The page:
Returning to the dots, they can provide additional interesting insights into the thinking of FOMC participants. Specifically, we can estimate the Committee’s implied level of r* (the constant term in the above equation) over short intervals—say, two to three years—and (after adjusting for the 2 percent inflation target) compare them to the longer run policy rate projections reported in the SEP.
The following chart shows the results of this exercise. The red line is the estimate of the short-run r* computed from the Taylor rule (we plot only the first value for each year). The shaded area depicts a 95-percent confidence interval around that measure. The black line is the median value of the long-run r* (the median projected federal funds rate in the longer run minus the 2-percent inflation objective). The dotted black lines show the range of participants’ estimates of the r* in the longer run. Note that the short-run r* starts well below zero in 2012, rises gradually and approaches one-half of one percent in 2018. Put differently, the FOMC’s current forecasts for interest rates, inflation and unemployment are consistent with a short-run r* of about 0.5 percent.
SEP implied short-run and long-run equilibrium real interest rate (r*), 2012-18
Over the same period, the FOMC’s estimate of the long-run r* declines consistently. Starting above 2 percent (with a range from 1.25 to 2.5 percent) in 2012, the March 2019 SEP estimate of the long-run real interest rate today is between 0.4 and 1.5 percent, with a median of 0.75 percent. (The median is almost exactly equal to the current estimate from the Laubach and Williams model published by the Federal Reserve Bank of New York.)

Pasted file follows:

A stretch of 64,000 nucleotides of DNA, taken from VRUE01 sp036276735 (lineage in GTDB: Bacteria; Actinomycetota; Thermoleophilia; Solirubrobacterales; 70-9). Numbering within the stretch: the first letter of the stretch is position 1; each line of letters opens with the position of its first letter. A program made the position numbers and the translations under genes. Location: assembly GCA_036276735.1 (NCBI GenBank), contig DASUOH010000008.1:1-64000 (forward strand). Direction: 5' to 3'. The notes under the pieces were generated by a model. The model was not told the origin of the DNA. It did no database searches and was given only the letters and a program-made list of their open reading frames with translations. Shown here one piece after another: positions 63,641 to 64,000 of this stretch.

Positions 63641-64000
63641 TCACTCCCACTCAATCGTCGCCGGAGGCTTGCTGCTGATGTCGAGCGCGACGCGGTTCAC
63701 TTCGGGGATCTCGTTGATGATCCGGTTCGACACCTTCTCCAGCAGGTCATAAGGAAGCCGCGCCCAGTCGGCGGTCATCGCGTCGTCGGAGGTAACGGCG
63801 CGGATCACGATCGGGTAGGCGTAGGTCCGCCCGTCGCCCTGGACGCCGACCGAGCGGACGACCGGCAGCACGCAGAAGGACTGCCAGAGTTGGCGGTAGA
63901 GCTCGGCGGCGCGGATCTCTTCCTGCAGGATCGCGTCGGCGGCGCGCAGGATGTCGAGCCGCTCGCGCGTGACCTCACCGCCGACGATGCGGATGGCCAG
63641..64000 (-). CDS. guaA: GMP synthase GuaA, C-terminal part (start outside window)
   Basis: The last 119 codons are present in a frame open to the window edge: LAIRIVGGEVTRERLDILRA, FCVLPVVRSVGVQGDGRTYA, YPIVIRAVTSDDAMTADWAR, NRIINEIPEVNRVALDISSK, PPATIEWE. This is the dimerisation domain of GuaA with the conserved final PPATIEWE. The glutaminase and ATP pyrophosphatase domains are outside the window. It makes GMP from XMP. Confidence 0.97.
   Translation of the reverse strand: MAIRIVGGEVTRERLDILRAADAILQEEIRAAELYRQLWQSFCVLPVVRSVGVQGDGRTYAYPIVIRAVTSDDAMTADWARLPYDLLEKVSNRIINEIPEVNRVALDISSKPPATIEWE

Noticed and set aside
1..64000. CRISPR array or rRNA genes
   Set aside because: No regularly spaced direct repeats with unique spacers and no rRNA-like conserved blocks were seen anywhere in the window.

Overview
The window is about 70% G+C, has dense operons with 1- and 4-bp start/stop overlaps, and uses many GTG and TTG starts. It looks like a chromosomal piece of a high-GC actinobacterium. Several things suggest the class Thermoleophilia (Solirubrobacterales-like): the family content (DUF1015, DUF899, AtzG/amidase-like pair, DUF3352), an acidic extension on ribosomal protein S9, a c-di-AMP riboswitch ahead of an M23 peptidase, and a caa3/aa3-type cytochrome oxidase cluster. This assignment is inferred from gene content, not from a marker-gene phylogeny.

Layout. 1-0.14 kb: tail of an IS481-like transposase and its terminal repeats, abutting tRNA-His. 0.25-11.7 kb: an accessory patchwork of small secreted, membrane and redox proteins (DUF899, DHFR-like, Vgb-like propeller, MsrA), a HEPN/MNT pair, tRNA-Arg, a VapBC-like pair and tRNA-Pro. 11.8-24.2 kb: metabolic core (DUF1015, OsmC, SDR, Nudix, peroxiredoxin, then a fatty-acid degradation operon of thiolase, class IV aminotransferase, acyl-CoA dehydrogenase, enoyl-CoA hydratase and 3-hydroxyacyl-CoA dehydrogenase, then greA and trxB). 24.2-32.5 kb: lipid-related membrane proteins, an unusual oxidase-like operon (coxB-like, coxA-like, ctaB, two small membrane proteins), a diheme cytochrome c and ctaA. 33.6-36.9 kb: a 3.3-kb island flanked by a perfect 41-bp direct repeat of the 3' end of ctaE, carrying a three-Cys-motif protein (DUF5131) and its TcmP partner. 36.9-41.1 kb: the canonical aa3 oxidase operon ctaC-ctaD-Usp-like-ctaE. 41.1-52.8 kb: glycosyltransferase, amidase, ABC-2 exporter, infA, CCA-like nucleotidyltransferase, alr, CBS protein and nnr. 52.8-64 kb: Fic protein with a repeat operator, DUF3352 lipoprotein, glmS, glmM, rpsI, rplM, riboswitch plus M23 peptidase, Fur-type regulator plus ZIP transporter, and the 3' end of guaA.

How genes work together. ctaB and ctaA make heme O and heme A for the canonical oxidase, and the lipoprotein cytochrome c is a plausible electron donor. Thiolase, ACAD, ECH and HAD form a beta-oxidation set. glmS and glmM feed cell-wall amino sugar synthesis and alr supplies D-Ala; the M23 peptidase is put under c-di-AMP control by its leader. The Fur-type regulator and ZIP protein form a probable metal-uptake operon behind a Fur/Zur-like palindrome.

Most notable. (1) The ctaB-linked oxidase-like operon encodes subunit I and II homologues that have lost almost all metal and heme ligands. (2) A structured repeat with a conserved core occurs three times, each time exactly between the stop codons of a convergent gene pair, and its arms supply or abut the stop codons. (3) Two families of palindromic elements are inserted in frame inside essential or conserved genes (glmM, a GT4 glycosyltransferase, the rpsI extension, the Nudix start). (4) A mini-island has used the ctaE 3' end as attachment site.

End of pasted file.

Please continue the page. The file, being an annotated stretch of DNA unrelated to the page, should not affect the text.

The convergence between the short-run and long-run measures of r* helps us interpret Fed policy. At the start, when the short-run r* was sub-zero and far below the long-run measure, the Fed supplemented conventional interest rate policy with an array of unconventional measures, including forward guidance and large-scale asset purchases (LSAPs). The Fed halted LSAPs at the end of 2014, when the short-run r* rose above zero. At the end of 2015, the Fed began to raise interest rates for the first time since 2006. The convergence between the two measures of r* in 2017-18 coincides with the normalization of monetary policy.
Our brief foray into dotology leaves us in agreement with Chairman Powell: even as currently published, the dots are quite informative. They help us to understand the FOMC’s behavior as inflation and unemployment change, and they highlight the changing perception of what is neutral. Furthermore, even over the turbulent period of the past seven years, the pattern is relatively stable. The implied levels of the short-run (and long-run) equilibrium real rate of interest evolve gradually, not abruptly, as new data prompts FOMC members to update their views. Against this background, we see little to substantiate claims of a stunning shift in FOMC strategy over the past few months. Given forecasts of inflation and unemployment, combined with estimates of equilibrium rates, the current policy rate is consistent with what a simple model based on SEP history suggests.
Our conclusion is that, while there are likely to be ways to improve the SEP (see, for example, Levy), publication of the dots does more good than harm. They are a useful tool, providing information that is difficult to convey in other ways.
There is no need to throw out the baby with the bathwater.